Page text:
NASCAR trying to save att/Cingular sponsorship UPDATE #3 "We are still working closely with the folks at RCR," said Steve O'Donnell, NASCAR's vice president of racing operations. "We are in the process of working with them. They understand the rules that we have in our partnership with Nextel. We are positive we will be able to come to an amicable relationship with those guys and look forward to 2007."
When NASCAR struck its deal with Nextel, team owners complained the telecommunications sponsorship ban was far too restrictive. O'Donnell said NASCAR is sensitive to owners' needs.
"At the end of the day, we need team sponsors," O'Donnell said. "The team realizes that and NASCAR realizes that."
Childress, a longtime friend of NASCAR's ruling France family and former car owner for the late Dale Earnhardt, isn't one to air his dirty laundry in public. But he doesn't want to be left scrambling to find a new sponsor on short notice, either.
"All that's being handled right now with NASCAR," Childress said. "I can't really comment on it. It's just (up to) NASCAR right now. Nextel's a great series sponsor, and we can work this thing out."
But they haven't told you no, right?
"All I can say is they're working it out now," Childress said.
Burton said his sponsor wants to stay put -- if allowed to.
"We have a sponsor that wants to be involved in the sport, and they want to try to find a way to do it," Burton said. "They're extremely committed to being part of it, and it's going to require some finesse." Sporting News01/16/07 Jeff Burton said sponsor Cingular would like to stay in the sport and is looking at ways to remain a car sponsor while changing its name to AT&T. When Nextel signed the title sponsorship for NASCAR's premier series in June 2003, it grandfathered in Cingular and Alltel as team sponsors. It prohibited other telecommunication companies from becoming team sponsors and prohibited any moves by Cingular and Alltel to other teams or, in case of a merger or name change, to a new brand. With Cingular's merger with AT&T and the Cingular name being phased out, the sponsorship of the #31 Richard Childress Racing team and Burton is up in the air because AT&T cannot be branded on the car. Cingular is in its final year of its deal with RCR. "I can tell you that Cingular is extremely excited about their involvement with AT&T," Burton said Monday. "I can tell you that they're extremely excited about being involved in this sport. They love their sponsorship opportunity and they're going to do everything in their power to continue it. It's an interesting situation to be in, and time will tell exactly what happens. But from a marketing standpoint, it certainly is going to require some creativity and it's going to require some interesting strategies. But they're committed to doing what it takes to make it work, and I'm confident that they will." SceneDaily.com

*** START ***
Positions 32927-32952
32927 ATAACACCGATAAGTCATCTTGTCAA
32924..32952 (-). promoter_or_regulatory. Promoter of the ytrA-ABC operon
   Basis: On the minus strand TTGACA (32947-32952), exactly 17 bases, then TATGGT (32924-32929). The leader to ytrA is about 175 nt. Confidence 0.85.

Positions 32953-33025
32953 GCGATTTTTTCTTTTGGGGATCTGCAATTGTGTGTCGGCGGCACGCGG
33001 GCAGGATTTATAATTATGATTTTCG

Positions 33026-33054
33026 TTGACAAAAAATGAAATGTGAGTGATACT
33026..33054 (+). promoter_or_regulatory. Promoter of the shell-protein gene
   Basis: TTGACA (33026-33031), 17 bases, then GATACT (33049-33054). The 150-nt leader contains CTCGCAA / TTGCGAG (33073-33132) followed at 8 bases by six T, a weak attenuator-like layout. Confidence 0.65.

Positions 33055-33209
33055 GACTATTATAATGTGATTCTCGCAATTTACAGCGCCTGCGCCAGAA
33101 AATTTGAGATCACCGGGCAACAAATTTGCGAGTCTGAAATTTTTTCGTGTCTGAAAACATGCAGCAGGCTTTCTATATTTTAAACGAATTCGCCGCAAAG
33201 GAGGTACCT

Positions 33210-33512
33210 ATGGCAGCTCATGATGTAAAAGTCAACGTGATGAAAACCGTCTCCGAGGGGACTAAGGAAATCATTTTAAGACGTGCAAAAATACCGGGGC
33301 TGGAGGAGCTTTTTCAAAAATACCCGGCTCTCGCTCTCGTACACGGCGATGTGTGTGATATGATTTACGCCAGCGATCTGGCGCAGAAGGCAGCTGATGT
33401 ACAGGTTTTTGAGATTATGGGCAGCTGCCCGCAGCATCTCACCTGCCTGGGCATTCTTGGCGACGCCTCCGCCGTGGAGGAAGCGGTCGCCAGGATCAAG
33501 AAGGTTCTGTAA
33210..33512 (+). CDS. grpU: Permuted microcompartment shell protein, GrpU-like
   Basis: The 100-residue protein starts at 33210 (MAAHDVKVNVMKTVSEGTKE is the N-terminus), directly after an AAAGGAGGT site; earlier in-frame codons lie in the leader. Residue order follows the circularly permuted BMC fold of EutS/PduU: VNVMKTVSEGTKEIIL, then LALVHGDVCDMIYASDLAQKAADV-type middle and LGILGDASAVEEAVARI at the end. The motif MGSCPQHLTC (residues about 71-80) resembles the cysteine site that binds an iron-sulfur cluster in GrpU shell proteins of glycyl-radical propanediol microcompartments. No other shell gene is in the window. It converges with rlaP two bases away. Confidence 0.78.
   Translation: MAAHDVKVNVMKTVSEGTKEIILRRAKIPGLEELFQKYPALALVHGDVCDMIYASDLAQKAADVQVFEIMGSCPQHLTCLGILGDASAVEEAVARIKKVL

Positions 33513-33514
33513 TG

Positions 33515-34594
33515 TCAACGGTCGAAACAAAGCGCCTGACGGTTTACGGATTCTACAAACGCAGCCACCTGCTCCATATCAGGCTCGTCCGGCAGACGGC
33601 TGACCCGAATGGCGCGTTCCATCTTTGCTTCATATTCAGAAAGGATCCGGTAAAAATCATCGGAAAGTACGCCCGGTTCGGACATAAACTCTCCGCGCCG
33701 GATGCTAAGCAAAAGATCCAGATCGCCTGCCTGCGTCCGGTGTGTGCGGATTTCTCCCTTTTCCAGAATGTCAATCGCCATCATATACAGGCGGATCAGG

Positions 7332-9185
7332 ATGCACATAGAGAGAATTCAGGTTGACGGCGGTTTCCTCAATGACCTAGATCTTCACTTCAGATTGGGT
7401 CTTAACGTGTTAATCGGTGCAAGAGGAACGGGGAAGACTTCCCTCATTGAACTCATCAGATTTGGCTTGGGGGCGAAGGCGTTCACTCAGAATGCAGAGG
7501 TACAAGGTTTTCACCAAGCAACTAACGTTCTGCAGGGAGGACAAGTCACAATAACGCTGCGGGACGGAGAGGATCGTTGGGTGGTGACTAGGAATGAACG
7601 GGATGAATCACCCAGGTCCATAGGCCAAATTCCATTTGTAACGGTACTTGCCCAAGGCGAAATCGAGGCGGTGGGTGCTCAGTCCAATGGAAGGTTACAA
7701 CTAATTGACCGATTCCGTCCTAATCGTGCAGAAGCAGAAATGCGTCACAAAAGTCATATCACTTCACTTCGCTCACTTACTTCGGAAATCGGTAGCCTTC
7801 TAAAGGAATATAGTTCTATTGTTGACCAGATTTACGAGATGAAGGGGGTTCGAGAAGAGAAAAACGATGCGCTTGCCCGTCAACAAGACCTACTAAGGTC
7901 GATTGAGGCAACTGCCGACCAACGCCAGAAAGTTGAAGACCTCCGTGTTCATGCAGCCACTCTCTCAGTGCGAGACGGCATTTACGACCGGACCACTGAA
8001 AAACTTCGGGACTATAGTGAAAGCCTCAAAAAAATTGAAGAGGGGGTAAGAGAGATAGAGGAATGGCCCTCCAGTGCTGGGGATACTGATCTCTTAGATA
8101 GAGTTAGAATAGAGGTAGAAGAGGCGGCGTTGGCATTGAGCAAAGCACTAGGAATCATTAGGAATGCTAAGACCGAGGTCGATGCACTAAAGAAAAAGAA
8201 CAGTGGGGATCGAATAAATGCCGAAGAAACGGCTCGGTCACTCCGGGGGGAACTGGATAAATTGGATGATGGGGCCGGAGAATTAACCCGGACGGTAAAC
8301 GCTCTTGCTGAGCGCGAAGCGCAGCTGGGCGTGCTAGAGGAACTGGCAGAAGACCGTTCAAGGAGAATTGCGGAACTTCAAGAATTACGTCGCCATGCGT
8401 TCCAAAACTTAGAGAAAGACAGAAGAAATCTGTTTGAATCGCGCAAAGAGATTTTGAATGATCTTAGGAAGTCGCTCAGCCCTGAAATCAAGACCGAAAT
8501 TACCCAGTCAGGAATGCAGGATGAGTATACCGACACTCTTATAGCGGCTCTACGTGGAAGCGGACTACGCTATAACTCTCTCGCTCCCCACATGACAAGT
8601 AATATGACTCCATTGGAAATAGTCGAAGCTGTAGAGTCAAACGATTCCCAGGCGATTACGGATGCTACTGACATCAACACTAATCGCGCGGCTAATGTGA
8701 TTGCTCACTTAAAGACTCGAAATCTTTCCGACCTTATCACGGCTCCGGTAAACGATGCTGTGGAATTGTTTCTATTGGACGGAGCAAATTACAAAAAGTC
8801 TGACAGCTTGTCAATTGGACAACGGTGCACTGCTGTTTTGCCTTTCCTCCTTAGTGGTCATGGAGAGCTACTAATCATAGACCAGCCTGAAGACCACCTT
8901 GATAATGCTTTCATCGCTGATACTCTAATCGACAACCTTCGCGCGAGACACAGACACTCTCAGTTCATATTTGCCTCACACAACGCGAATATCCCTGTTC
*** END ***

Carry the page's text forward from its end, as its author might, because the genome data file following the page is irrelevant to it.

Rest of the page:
01/13/07 AT&T Inc. will begin next week to extinguish the brand of cell phone operator Cingular to imprint its more-than-century-old name firmly across its services. AT&T (Charts), which took full control of No. 1 U.S. mobile carrier Cingular with its $86 billion purchase of BellSouth Corp. last month, will launch a campaign Monday to mark the change. In its first stage, Cingular will share its orange logo of a bouncing jack with the AT&T globe logo on everything from television ads to sales uniforms and monthly bills. AT&T's name and logo will eventually replace Cingular in a process expected to take several months, with the exact timing determined as more customer feedback comes in, Wendy Clark, vice president of advertising at AT&T, said. One new ad will portray a familiar Cingular image - grain harvesters mowing a field to represent "bars" showing maximum cell phone reception. But in a new take, the harvesters will change direction and mow the AT&T globe out of the stalks. The new AT&T was formed in the merger of SBC Communications and AT&T Corp. in late 2005. Adding to the mix, in late 2004 Cingular bought AT&T Wireless, eradicating that brand because of its poor reputation among customers. CNN
01/10/07 Cingular's sponsorship contract with Richard Childress Racing expires at the end of the 2007 season, but the Cingular name will expire before then, leaving the branding of the No. 31 car driven by Jeff Burton up in the air, according to a story in this week's NASCAR Scene.
With the Bell South-AT&T merger approved Dec. 29, AT&T has announced that it is phasing out the Cingular name and replacing it with AT&T. That's a problem for RCR's No. 31 team because it cannot change the name on the hood of the car. When Nextel became NASCAR's top series sponsor in 2004, the sponsorship agreement grandfathered in existing team-sponsor telecommunications relationships, but it does not permit any changes.
Sprint Nextel's Dean Kessel confirmed that remains the group's position Jan. 3. "Nothing has changed as far as that goes," said Kessel, who directs the Nextel Cup sponsorship. "As long as that car stays the way it is, there is not an issue to talk about. If they're considering a change, then there are things to talk about. Our agreement ... is it has got to remain the way it is now. Once it changes, that changes the game."
Cingular spokesman Clay Owen would not speculate about the future of the sponsorship. Scenedaily.com